San Diego State off to surprising hot start

Arguments like this can be easy. Let's walk through the steps.

First, you note a team's low preseason expectations. Then, you compare those low expectations to their surprising early-season performance. Lastly, and most importantly, you chastise "people" (or "everybody" or "college basketball" or "the so-called analysts," which is my personal favorite) for "sleeping" on this surprisingly effective team.

Rinse, repeat. See how simple that can be?

A day after their 67-59 victory over Marquette, and three days after an 86-80 victory over Doug McDermott and Creighton, it is immensely tempting to apply this rubric to those surprisingly stout San Diego State Aztecs. It would also be disingenuous. I didn't expect San Diego State to beat Creighton and Marquette this early in the season; I didn't expect Steve Fisher to avoid the dreaded "transition year" in his 12th season in Viejas Arena; and I don't think very many other people did, either. But just six games into the 2013-14 campaign, the Aztecs and Fisher have done exactly that.

How? For starters, Fisher's team is playing characteristically tough defense, the same kind of defense his teams have thrived on since their breakthrough in 2011. San Diego State is holding opponents to 0.95 points per possession to date, 26th in the country; the only teams to score more than a point per trip against them are Arizona (which won 69-60 at Viejas) and Creighton, which put up 80 points in a loss.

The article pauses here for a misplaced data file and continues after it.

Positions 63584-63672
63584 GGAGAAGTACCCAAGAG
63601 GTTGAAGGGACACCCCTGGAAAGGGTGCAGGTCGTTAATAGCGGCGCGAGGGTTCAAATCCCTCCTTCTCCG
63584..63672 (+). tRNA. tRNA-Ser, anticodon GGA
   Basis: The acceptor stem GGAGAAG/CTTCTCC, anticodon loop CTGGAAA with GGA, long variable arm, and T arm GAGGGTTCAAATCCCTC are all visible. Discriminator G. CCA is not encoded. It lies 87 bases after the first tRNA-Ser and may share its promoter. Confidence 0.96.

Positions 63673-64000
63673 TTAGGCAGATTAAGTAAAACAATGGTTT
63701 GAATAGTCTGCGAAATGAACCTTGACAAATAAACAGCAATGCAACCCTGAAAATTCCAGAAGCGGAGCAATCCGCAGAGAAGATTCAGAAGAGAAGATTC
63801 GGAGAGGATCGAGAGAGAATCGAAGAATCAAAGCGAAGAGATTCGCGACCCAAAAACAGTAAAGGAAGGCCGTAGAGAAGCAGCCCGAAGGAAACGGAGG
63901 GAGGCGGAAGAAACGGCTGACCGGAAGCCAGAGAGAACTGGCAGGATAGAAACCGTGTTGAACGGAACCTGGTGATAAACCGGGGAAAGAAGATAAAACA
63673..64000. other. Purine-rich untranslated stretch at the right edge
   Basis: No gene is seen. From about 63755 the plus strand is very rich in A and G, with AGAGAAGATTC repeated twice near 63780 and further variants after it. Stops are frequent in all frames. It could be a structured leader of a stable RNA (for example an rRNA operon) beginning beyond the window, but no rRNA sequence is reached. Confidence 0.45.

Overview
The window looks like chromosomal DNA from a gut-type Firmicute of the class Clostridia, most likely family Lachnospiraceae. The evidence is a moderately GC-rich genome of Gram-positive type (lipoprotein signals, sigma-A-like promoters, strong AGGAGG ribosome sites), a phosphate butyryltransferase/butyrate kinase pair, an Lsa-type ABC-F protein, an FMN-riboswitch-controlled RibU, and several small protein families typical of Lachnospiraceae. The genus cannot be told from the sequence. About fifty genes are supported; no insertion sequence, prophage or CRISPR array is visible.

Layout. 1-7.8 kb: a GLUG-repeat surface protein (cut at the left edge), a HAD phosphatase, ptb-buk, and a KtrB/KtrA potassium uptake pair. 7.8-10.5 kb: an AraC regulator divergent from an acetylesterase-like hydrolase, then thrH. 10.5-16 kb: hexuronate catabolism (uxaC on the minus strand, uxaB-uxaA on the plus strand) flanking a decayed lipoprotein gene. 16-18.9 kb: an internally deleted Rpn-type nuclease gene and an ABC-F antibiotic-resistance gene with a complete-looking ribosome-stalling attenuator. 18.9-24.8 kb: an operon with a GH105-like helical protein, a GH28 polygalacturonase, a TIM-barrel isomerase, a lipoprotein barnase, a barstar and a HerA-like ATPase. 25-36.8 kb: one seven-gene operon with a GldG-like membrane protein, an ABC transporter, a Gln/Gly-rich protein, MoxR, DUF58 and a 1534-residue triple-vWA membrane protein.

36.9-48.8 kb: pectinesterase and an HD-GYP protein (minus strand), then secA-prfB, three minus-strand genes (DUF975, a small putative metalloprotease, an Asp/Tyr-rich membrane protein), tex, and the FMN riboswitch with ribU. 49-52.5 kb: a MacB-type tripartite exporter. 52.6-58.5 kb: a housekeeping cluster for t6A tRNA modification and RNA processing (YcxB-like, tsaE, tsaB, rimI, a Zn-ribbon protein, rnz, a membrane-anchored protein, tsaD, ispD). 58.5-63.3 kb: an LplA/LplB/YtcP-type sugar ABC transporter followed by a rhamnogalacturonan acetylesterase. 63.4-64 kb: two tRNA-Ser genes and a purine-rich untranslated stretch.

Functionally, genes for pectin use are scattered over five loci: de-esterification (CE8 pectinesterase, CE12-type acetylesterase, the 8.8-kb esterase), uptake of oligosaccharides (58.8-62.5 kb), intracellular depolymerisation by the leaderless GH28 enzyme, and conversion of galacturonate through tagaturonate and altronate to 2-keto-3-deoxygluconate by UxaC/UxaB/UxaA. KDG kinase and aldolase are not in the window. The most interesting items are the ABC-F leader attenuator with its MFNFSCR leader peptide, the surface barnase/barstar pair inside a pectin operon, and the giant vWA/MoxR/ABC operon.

Really, that may be the most surprising thing about San Diego State to date. The Aztecs are scoring a bit, too. They put up 86 points in 69 possessions against the aforementioned Bluejays. That looks like a function of Creighton's defense, sure, but still: The Aztecs are averaging 1.10 points per trip, rebounding 37.3 percent of their misses and posting a 51.9 percent free throws-to-field goals ratio thus far. Senior guard Xavier Thames is shooting 59.3 percent from 3-point range to start the season. J.J. O'Brien and and freshman Matt Shrigley are 40.0 and 56.5 percent, respectively.

That brings us to the big question: Can SDSU keep this up? The Aztecs are shooting 44.8 percent from 3-point range this season. Maybe that's what they are, but it's doubtful; but Thames and Shrigley won't flirt with 60 percent all year. Meanwhile, Aztecs opponents are shooting just 60.2 percent from the free-throw line. Both of those stats will regress to the mean eventually.

But forget that, at least for now. It is just barely December, and a fresh, seemingly transitional San Diego State team without Jamaal Franklin and Chase Tapley is 5-1, with wins over Creighton and Marquette. That is a success all to its own — and a genuinely surprising one at that.